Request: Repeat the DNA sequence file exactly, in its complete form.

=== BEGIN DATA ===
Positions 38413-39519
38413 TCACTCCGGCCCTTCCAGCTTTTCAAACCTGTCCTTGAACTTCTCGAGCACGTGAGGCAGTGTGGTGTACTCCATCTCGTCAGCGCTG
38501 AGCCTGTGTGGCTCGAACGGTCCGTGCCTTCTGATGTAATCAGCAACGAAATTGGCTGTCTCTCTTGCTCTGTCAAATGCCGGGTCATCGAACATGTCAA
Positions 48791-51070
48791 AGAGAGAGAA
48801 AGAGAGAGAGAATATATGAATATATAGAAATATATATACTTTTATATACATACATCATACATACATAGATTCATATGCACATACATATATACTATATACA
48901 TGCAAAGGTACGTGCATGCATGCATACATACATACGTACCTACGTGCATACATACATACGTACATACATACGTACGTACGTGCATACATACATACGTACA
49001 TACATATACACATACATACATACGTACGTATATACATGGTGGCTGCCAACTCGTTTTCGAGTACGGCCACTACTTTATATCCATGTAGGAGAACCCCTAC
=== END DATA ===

Positions 38413-39519
38413 TCACTCCGGCCCTTCCAGCTTTTCAAACCTGTCCTTGAACTTCTCGAGCACGTGAGGCAGTGTGGTGTACTCCATCTCGTCAGCGCTG
38501 AGCCTGTGTGGCTCGAACGGTCCGTGCCTTCTGATGTAATCAGCAACGAAATTGGCTGTCTCTCTTGCTCTGTCAAATGCCGGGTCATCGAACATGTCAA
Positions 48791-51070
48791 AGAGAGAGAA
48801 AGAGAGAGAGAATATATGAATATATAGAAATATATATACTTTTATATACATACATCATACATACATAGATTCATATGCACATACATATATACTATATACA
48901 TGCAAAGGTACGTGCATGCATGCATACATACATACGTACCTACGTGCATACATACATACGTACATACATACGTACGTACGTGCATACATACATACGTACA
49001 TACATATACACATACATACATACGTACGTATATACATGGTGGCTGCCAACTCGTTTTCGAGTACGGCCACTACTTTATATCCATGTAGGAGAACCCCTAC